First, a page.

Fresh spring vegetable salad with gnocchi

Warm balmy evenings signal the start of lighter eating which means that it’s well and truly time for salads and making the most of fresh seasonal produce.  I love the combination of all these fresh green vegetables – really you can use whatever is at hand: broad beans, snow peas, baby spinach leaves. The addition of the gnocchi turns this salad into a very sustaining and satisfying meal.

Fresh spring vegetable salad with gnocchi


350g gnocchi
½ cup frozen peas
handful sugar snap peas, halved lengthways
1 zucchini, halved, then cut into wedges
I bunch baby asparagus
handful snow pea sprouts


1 small shallot, roughly chopped
15g mint leaves, picked
15g basil leaves, picked
2 tbsp olive oil
1 tbsp red wine vinegar
zest of ½ lemon
juice of 1 lemon
½ tsp whole grain mustard

To serve:
1 tbsp pinenuts or pistachios

To prepare

Put all the ingredients into a small blender and blitz until smooth.
Season with salt and freshly ground pepper.
Add a bit of water if the dressing is too thick.

Cook gnocchi as per instructions then drain and refresh under cold water.*

Bring a pot of water to boil, add 1tsp salt then add the zucchini. After 30 seconds add the asparagus. 30 seconds later, add the sugar snap peas. Cook for a further 30 seconds then throw in the frozen peas. Drain immediately and refresh with cold water.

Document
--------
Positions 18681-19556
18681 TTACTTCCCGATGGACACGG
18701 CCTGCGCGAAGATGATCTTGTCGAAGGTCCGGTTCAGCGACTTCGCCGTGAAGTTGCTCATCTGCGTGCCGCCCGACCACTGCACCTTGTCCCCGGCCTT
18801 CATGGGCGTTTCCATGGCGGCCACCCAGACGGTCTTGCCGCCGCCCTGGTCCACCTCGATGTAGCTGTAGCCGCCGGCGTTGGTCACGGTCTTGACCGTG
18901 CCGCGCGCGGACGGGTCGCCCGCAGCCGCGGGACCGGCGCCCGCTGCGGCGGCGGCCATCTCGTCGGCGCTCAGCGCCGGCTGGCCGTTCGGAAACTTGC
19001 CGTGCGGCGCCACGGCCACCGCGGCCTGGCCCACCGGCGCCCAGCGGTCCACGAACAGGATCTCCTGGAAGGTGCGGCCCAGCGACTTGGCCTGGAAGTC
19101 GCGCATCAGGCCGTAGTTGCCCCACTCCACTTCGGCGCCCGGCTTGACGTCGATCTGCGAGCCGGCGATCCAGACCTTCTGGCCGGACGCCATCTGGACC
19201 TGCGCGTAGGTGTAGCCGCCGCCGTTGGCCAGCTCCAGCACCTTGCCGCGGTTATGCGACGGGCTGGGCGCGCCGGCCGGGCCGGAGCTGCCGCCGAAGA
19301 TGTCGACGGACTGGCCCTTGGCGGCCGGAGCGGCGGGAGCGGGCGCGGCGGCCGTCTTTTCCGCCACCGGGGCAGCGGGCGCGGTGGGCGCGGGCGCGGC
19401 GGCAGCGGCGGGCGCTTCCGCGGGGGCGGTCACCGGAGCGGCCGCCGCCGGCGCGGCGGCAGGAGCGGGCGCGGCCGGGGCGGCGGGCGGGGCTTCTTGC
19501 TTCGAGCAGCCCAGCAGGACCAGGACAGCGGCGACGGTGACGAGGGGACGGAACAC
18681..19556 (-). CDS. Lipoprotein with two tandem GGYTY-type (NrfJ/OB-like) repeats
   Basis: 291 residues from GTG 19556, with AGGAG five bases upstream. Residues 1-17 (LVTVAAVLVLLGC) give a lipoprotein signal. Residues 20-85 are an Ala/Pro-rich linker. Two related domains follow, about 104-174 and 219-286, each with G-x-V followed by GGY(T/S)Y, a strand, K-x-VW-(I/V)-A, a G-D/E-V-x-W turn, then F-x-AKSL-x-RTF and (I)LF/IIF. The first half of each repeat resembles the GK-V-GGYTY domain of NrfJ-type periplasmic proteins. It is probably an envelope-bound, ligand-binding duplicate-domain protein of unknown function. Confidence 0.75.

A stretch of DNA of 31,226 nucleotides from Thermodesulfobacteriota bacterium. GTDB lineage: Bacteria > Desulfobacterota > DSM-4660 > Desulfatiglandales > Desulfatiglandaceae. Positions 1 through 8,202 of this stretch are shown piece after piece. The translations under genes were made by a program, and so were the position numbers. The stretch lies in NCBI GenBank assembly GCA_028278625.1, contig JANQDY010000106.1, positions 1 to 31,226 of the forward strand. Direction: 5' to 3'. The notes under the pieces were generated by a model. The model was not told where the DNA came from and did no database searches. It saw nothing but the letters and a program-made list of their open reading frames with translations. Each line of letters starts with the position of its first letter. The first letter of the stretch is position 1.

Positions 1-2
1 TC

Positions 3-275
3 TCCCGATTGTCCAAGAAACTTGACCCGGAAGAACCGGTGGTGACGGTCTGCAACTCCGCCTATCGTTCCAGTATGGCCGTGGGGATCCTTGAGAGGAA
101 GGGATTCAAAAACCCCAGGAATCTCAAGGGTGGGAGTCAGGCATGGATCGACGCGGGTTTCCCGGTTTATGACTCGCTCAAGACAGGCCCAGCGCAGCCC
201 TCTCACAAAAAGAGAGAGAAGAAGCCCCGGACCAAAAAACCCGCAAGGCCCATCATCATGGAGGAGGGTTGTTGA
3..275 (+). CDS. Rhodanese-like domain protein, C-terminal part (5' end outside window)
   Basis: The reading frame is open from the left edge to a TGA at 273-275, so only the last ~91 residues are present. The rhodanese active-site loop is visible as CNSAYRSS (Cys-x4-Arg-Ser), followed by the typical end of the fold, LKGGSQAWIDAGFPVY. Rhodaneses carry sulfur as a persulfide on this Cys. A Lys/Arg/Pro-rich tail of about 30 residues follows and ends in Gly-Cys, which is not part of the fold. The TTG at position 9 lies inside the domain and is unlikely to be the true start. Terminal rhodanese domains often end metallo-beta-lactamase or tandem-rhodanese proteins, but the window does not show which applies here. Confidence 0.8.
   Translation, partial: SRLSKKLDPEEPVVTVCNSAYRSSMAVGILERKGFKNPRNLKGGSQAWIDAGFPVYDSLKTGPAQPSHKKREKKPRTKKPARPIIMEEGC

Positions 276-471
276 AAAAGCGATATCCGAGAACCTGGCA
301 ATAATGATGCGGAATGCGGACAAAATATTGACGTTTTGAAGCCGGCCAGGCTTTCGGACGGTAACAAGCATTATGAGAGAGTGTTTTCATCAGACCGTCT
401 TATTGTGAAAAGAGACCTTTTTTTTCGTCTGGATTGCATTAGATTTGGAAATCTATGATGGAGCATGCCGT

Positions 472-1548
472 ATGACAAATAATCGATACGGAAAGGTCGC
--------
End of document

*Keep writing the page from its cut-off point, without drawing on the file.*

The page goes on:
Place gnocchi with all the greens into a bowl and pour over the dressing. Toss well to coat all over. Sprinkle with freshly ground black pepper.  Divide onto 2 plates and sprinkle with the pinenuts or pistachios.

*Generally all you need to do is bring a pot of salted water to boil and throw in the gnocchi.  Once the gnocchi rises to the top of the pot cook it for a further 30-40 seconds and then it’s ready.

Barley salad – the new tabbouleh

My variation on tabbouleh

Pearl barley (sometimes called pearled barley) is the most common form of barley for human consumption because it cooks faster and is less chewy than other, less-processed forms of the grain such as “hulled barley” (or “barley groats”, also known as “pot barley” and “Scotch barley”). All barley must have its fibrous outer hull removed before it can be eaten; pearl barley is then polished to remove the bran layer.

Because of its high caloric, protein, vitamin and mineral content this variation of tabbouleh is much more wholesome than the usual version made with bulgar. 

Serves 4

1 cup pearl barley
1 cinnamon stick
1 lemon, juiced
100ml extra-virgin olive oil
2 tsp ground cumin mixed with 1 tbsp salt flakes
freshly ground black pepper
1 cup coriander leaves, torn
2 cups flat-parsley leaves, torn
2 cups rocket, chopped
1 red onion, finely sliced
1 celery heart, finely chopped, yellow leaves reserved
1/2 cup almonds, toasted and coarsely chopped
2 red chillies, finely chopped (optional)

Adding the seeds of a pomegranate makes a nice variation

  1. Place barley and cinnamon stick in a medium-sized saucepan, cover with water and bring to the boil over a medium heat. Simmer for 20-30 minutes until barley is cooked and tender. Drain then stir through lemon juice, half the olive oil and combined cumin and salt. Season with pepper.
  2. Combine barley mixture with herbs, rocket, onion, celery heart and leaves and almonds and season to taste.